• Interpersonal Violence and Hate Crime (20 credits) - Compulsory
    • Drugs and Crime (20 credits) - Optional

      This module aims to help you develop advanced skills in the application of criminological theories and concepts in relation to drugs, drug use, and drugs control and in critically analysing the relationship between drugs and crime. You will critically evaluate the laws, policies and institutions of drugs control within their social, political and economic contexts and compare and contrast the role of the criminal justice system in responding to drugs in various countries. The module also aims to get you to foster a critical interest in the reform of drugs control policy and institutions at both national and international levels.

  • Summer term (choose one module)

    • Dissertation (60 credits) - Optional

      Students complete a Dissertation on a cybercrime topic of their own choice.

    • Work Integrated Learning (60 credits) - Optional

      The module aims to enable you to apply theoretical knowledge and research to anticipate and respond to challenges in a selected workplace experience. You can undertake this workplace experience as an internship that you negotiate yourself or in your current workplace or an existing voluntary role. It also aims to help you foster sustainable long term learning by requiring that you take responsibility for your own learning, design and negotiate learning goals and make informed judgments about your performance across the programme of study. The module will ask you to engage as active subjects in the assessment process, thus enhancing your capacity for transformative learning. By selecting a topic of interest grounded in your workplace experience you’ll be expected to demonstrate reflexivity, self-regulation and self-assessment in your journey towards personal and professional development.

    • Cyber Awareness Project (60 credits) - Optional

      This module engages you in developing a cyber awareness project App useful to circulate information, raise awareness or prevention. The project involves you in developing a cybercrime awareness App; from the idea stage to the near-finished product. In this module, you'll learn the necessary skills for time-management, project management, resource allocation concerning a current cybercrime issue.

More information about this course

See the course specification for more information about typical course content outside of the coronavirus outbreak:

Optional modules are usually available at levels 5 and 6, although optional modules are not offered on every course. Where optional modules are available, you will be asked to make your choice during the previous academic year. If we have insufficient numbers of students interested in an optional module, or there are staffing changes which affect the teaching, it may not be offered. If an optional module will not run, we will advise you after the module selection period when numbers are confirmed, or at the earliest time that the programme team make the decision not to run the module, and help you choose an alternative module.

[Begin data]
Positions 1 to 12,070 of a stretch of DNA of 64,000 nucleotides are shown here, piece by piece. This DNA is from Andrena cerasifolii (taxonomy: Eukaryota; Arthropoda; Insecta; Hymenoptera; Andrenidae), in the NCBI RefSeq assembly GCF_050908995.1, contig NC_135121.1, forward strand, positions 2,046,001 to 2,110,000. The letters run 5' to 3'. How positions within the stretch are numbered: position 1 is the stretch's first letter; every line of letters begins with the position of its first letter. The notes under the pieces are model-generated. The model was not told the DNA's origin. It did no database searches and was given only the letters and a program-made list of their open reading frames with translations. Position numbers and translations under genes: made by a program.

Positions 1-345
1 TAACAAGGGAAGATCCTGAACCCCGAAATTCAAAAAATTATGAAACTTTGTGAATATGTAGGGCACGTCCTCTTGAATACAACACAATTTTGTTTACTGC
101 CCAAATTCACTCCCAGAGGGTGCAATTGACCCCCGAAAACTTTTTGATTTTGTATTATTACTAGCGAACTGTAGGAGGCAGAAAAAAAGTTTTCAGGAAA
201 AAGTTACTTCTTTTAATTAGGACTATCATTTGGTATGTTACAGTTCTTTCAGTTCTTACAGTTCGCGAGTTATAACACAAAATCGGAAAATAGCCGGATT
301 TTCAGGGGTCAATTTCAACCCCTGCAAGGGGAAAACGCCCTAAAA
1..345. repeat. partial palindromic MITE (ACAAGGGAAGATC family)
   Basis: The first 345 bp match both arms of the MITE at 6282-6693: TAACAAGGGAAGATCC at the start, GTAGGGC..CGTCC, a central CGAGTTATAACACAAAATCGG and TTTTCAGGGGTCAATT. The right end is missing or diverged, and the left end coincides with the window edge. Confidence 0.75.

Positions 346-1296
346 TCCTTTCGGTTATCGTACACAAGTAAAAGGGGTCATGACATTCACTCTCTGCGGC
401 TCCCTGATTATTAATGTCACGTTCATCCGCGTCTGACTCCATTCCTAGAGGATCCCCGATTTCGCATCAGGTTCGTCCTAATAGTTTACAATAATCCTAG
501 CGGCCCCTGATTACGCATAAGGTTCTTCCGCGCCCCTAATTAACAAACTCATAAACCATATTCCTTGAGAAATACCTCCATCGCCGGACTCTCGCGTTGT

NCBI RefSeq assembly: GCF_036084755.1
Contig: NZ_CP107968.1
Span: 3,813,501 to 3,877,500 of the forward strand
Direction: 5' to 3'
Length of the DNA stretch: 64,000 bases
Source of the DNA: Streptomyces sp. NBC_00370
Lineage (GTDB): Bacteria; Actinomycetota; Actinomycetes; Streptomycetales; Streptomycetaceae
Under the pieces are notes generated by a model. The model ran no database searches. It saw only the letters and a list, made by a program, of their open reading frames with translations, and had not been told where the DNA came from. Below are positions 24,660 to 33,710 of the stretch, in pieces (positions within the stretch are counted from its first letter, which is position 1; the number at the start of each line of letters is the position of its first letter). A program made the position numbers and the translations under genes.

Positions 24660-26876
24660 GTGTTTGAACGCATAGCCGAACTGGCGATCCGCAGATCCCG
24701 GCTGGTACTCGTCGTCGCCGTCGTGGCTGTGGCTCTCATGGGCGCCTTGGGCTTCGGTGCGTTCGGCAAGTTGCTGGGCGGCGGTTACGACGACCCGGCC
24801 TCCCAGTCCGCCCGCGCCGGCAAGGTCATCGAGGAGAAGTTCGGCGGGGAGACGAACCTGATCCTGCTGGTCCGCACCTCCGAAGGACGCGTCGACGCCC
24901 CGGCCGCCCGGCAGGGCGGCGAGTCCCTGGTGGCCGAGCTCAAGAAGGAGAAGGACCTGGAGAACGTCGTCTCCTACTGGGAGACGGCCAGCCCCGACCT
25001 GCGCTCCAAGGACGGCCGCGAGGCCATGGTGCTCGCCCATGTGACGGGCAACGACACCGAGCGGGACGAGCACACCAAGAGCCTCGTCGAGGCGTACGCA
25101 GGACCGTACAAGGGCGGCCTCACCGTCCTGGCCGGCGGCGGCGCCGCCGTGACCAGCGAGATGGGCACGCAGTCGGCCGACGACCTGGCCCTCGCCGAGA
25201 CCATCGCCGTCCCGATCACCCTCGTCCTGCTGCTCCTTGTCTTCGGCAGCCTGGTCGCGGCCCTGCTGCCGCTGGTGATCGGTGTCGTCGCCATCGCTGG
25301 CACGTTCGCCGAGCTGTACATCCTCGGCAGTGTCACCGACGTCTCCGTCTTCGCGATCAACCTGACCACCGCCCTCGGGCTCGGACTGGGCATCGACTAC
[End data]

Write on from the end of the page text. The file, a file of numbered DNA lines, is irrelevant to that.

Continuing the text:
We are regularly reviewing and updating our programmes to ensure you have the best learning experience. We are taking what we've learnt in recent years by enhancing our teaching methods with new and innovative ways of learning.

How is the MSc Cybercrime and Digital Investigation taught?

Teaching and assessment on the different modules incorporates a range of styles and methods and on occasion, guest lectures are delivered by experts working in the fields of cyber terrorism, online abuse, bullying and cyber investigation. There is a strong focus on the development of the digital investigation skills necessary to understand and respond to emerging forms of cybercrime.

Criminology conferences

Our Department of Criminology and Sociology is part of the Common Studies Session in Critical Criminology (CSSCC) which involves postgraduate Criminology Departments across different EU universities including Jay College of New York. The conferences are held twice a year across the Europe, but the format and schedule may vary in 2020-21.

You will be encouraged to participate and deliver your own paper at the conference and have an opportunity to present your ideas in an international academic student environment. A certificate of attendance is awarded to the those who participate in the CSSCC.

Assessment

Your knowledge and understanding will be assessed by a variety of assessment methods including exams, essays, reports, oral presentations (online or face to face where possible), reviews, a research proposal and a research project or placement (online or face-to-face if possible) in a cybercrime-related area. A range of coursework submissions allows you to demonstrate your understanding of theory and practice, as well as your ability to sustain a coherent argument.

Teaching and learning from 2022

We have developed new approaches to teaching and learning for the 2021/22 academic year.

We are currently reviewing our approach to teaching and learning for 2022 entry and beyond. We've learned a lot about how to give you a quality education - we aim to combine the best of our in-person teaching and learning with access to online learning and digital resources which put you more in charge of when and how you study. We will keep you updated on this throughout the application process.

Your timetable will be built around on campus sessions using our professional facilities, with online sessions for some activities where we know being virtual will add value. We’ll use technology to enhance all of your learning and give you access to online resources to use in your own time.